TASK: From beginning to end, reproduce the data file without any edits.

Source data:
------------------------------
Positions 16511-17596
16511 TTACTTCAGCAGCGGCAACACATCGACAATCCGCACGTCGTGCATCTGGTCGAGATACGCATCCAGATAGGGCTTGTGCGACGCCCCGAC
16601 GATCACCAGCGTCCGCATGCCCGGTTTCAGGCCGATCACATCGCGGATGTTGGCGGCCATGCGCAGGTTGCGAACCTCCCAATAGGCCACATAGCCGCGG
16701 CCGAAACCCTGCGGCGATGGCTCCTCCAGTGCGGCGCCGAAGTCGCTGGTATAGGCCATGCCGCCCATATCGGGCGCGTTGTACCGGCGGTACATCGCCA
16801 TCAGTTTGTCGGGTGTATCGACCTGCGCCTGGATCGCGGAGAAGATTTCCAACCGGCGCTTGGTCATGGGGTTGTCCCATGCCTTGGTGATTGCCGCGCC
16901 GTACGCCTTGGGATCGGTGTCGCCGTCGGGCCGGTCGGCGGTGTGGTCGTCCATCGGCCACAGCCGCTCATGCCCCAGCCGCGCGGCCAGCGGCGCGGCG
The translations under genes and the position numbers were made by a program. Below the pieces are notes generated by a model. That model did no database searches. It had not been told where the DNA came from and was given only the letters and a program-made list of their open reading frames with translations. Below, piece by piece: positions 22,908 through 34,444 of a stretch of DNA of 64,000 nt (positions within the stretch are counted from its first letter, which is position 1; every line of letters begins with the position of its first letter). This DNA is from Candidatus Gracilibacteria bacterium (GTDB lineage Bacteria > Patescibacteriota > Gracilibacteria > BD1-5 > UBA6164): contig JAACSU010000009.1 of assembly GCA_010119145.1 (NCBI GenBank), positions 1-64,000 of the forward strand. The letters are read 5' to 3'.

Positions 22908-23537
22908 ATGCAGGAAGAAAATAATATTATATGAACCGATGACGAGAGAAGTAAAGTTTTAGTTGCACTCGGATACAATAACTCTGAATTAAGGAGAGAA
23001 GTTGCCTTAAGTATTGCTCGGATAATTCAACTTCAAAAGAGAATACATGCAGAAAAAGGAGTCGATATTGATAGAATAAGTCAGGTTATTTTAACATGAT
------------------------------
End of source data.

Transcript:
Positions 16511-17596
16511 TTACTTCAGCAGCGGCAACACATCGACAATCCGCACGTCGTGCATCTGGTCGAGATACGCATCCAGATAGGGCTTGTGCGACGCCCCGAC
16601 GATCACCAGCGTCCGCATGCCCGGTTTCAGGCCGATCACATCGCGGATGTTGGCGGCCATGCGCAGGTTGCGAACCTCCCAATAGGCCACATAGCCGCGG
16701 CCGAAACCCTGCGGCGATGGCTCCTCCAGTGCGGCGCCGAAGTCGCTGGTATAGGCCATGCCGCCCATATCGGGCGCGTTGTACCGGCGGTACATCGCCA
16801 TCAGTTTGTCGGGTGTATCGACCTGCGCCTGGATCGCGGAGAAGATTTCCAACCGGCGCTTGGTCATGGGGTTGTCCCATGCCTTGGTGATTGCCGCGCC
16901 GTACGCCTTGGGATCGGTGTCGCCGTCGGGCCGGTCGGCGGTGTGGTCGTCCATCGGCCACAGCCGCTCATGCCCCAGCCGCGCGGCCAGCGGCGCGGCG
The translations under genes and the position numbers were made by a program. Below the pieces are notes generated by a model. That model did no database searches. It had not been told where the DNA came from and was given only the letters and a program-made list of their open reading frames with translations. Below, piece by piece: positions 22,908 through 34,444 of a stretch of DNA of 64,000 nt (positions within the stretch are counted from its first letter, which is position 1; every line of letters begins with the position of its first letter). This DNA is from Candidatus Gracilibacteria bacterium (GTDB lineage Bacteria > Patescibacteriota > Gracilibacteria > BD1-5 > UBA6164): contig JAACSU010000009.1 of assembly GCA_010119145.1 (NCBI GenBank), positions 1-64,000 of the forward strand. The letters are read 5' to 3'.

Positions 22908-23537
22908 ATGCAGGAAGAAAATAATATTATATGAACCGATGACGAGAGAAGTAAAGTTTTAGTTGCACTCGGATACAATAACTCTGAATTAAGGAGAGAA
23001 GTTGCCTTAAGTATTGCTCGGATAATTCAACTTCAAAAGAGAATACATGCAGAAAAAGGAGTCGATATTGATAGAATAAGTCAGGTTATTTTAACATGAT